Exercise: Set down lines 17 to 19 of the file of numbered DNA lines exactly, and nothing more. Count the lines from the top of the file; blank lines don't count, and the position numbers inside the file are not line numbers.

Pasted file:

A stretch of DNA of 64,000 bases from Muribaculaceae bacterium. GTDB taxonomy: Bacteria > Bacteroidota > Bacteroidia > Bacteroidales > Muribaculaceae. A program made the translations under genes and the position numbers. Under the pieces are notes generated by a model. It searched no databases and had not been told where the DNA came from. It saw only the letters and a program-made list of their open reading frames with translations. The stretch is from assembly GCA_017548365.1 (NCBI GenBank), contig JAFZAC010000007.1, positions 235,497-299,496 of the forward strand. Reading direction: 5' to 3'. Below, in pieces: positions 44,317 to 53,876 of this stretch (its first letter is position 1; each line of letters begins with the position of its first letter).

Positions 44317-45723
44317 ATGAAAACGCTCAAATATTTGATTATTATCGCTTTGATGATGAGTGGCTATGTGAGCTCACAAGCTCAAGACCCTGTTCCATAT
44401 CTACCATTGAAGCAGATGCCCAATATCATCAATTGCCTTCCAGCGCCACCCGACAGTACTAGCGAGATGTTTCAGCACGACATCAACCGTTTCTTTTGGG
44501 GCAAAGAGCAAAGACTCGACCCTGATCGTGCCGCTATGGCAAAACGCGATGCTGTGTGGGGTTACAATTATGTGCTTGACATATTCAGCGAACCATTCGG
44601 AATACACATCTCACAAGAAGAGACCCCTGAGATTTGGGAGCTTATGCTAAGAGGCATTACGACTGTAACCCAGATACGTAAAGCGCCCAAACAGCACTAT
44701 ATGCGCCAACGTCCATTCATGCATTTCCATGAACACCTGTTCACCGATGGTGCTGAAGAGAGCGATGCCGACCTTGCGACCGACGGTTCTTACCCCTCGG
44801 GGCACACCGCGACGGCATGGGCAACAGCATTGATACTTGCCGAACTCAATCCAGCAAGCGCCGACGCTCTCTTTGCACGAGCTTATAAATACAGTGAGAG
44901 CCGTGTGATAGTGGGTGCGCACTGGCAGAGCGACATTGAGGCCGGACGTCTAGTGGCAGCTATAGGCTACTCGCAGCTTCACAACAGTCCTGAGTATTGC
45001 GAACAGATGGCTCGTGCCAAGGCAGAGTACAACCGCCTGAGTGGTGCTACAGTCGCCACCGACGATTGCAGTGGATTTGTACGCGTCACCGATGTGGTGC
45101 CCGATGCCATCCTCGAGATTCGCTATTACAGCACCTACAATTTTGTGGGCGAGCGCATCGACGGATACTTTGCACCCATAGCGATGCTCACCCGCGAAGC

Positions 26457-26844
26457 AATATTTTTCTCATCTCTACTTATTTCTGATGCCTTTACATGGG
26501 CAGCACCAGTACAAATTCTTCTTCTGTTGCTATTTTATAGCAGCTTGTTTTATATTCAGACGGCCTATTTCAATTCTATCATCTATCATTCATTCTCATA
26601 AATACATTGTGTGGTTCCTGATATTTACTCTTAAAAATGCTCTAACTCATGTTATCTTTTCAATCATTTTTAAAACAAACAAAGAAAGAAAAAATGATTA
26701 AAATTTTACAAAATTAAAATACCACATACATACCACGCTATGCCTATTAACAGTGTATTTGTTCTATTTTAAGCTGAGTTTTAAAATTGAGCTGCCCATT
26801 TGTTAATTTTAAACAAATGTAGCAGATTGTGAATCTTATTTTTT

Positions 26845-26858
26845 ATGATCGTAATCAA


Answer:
26801 TGTTAATTTTAAACAAATGTAGCAGATTGTGAATCTTATTTTTT

Positions 26845-26858
26845 ATGATCGTAATCAA